In recent years, many applications have become more helpful, personal and informative. At the core of many of these applications are the techniques of Data Science. These techniques are used to gain knowledge from the data that is collected and archived by the host organizations. This new knowledge can be applied to many areas. For example, organizations can accurately infer user preferences and future needs, resulting in a better user experience and improved customer relations.
Specific examples can be found on many retail web sites. While the use of learning systems is pervasive it is also often so natural that users are not aware of its existence. Consider the helpful suggestions from retailers based on the user’s shopping habits. These suggestions make use of collaborative filtering and other recommender system models that are built from the shopping experiences of a large number of other users.
Less visible applications are at work in supply chain, retailers, manufacturers and service organizations. Applications are used for such disparate tasks as segmentation of markets, quality improvement and fraud detection. Using clustering helps to identify market segments allows organizations to more effectively target their customers. Classification techniques are often employed to make quality assurance more effective and less costly. The difficult problem of fraud detection is aided by using anomaly detection techniques.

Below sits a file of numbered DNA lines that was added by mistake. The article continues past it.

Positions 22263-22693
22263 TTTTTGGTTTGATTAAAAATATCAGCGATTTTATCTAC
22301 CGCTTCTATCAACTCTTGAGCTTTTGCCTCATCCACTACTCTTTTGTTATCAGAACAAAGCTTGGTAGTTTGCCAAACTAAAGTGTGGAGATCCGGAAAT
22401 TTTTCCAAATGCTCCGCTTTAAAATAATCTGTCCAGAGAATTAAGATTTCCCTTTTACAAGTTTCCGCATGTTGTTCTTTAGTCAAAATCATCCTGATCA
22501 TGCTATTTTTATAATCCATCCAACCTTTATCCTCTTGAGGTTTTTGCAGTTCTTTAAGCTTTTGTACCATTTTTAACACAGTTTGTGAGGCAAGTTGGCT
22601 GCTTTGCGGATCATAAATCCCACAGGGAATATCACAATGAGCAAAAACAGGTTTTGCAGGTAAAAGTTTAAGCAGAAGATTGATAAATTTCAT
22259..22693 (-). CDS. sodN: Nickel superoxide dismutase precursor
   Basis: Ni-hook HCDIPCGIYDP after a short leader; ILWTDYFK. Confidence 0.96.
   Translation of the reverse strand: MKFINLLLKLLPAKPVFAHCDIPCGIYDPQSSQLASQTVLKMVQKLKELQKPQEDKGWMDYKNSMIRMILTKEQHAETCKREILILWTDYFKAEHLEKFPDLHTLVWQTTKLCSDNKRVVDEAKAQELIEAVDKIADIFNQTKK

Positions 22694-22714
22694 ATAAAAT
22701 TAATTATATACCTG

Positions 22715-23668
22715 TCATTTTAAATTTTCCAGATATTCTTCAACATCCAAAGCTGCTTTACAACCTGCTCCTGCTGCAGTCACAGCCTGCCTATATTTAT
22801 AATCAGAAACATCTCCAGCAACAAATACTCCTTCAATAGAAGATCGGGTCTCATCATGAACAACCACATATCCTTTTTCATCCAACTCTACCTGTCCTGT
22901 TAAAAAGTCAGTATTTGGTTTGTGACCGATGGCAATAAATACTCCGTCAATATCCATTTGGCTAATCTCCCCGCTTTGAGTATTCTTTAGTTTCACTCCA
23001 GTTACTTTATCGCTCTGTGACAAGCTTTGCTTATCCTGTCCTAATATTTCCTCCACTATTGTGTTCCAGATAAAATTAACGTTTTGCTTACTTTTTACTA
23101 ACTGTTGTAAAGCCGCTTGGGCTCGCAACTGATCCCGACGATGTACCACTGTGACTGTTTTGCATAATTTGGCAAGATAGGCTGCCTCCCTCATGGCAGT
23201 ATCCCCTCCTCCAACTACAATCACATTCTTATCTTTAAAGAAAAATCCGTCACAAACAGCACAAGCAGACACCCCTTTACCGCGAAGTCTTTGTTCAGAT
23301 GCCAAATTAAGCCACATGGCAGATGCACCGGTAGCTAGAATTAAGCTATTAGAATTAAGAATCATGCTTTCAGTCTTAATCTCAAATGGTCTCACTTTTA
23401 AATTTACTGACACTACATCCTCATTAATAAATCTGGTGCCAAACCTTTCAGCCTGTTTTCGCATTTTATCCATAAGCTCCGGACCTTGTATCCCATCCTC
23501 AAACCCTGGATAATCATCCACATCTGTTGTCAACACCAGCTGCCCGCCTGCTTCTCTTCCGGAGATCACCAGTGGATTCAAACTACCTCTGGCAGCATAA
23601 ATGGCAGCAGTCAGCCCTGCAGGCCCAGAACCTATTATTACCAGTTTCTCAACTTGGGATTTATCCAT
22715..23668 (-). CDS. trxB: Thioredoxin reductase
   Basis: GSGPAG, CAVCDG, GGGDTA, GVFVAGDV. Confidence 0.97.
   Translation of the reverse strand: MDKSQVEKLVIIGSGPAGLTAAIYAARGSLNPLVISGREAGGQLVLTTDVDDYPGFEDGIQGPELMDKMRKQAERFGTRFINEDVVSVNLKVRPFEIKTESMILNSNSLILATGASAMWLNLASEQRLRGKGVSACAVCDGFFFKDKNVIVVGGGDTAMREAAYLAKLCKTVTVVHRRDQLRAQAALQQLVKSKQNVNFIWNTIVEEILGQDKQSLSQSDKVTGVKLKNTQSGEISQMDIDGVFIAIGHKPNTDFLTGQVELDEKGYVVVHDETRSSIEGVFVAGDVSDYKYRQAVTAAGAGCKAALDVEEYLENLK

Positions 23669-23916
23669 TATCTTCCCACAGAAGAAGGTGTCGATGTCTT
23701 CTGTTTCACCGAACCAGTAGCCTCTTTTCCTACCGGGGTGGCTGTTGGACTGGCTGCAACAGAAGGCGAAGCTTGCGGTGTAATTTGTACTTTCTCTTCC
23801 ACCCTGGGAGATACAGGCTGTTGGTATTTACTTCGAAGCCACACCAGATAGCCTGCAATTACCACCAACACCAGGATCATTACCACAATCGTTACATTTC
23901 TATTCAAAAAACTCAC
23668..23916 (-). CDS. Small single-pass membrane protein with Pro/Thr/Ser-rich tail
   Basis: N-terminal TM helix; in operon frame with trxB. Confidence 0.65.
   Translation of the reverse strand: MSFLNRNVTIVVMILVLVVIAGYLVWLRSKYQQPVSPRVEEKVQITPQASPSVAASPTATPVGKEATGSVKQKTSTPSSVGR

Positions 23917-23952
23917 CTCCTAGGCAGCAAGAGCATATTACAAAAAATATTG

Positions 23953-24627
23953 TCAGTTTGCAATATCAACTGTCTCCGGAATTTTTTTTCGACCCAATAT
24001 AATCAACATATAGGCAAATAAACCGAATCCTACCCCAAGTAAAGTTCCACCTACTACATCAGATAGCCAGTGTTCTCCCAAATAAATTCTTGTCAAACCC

Many organizations are data-rich but lack either the expertise or the available personnel to take advantage of the hidden knowledge that can be found in large data stores. A common frustration for managers is sensing that there is a solution to an identified problem but not having the in-house talent available. The practice of data science has been central to many of the recent student projects. In one project, an electric utility company wanted to improve the process of entering meter readings from images that customers sent from their smart phones. The student team used image recognition and machine learning algorithms to automatically extract the readings from the computer images. In another project, students helped a consumer goods company improve customer experience by building a chatbot to provide feedback to customer questions. They used natural language processing and machine learning algorithms to map questions to relevant answers.
Within the GVSU School of Computing and Information, we have a number of faculty members with Ph.D.s in data science related areas who are always looking for new interesting problems to work on with their students. If your organization has knowledge locked up in data, and you’re looking for some assistance in unlocking its potential, we’d be happy to have a conversation with you. Another opportunity you may be interested in considering would be our new Data Science and Analytics graduate degree program.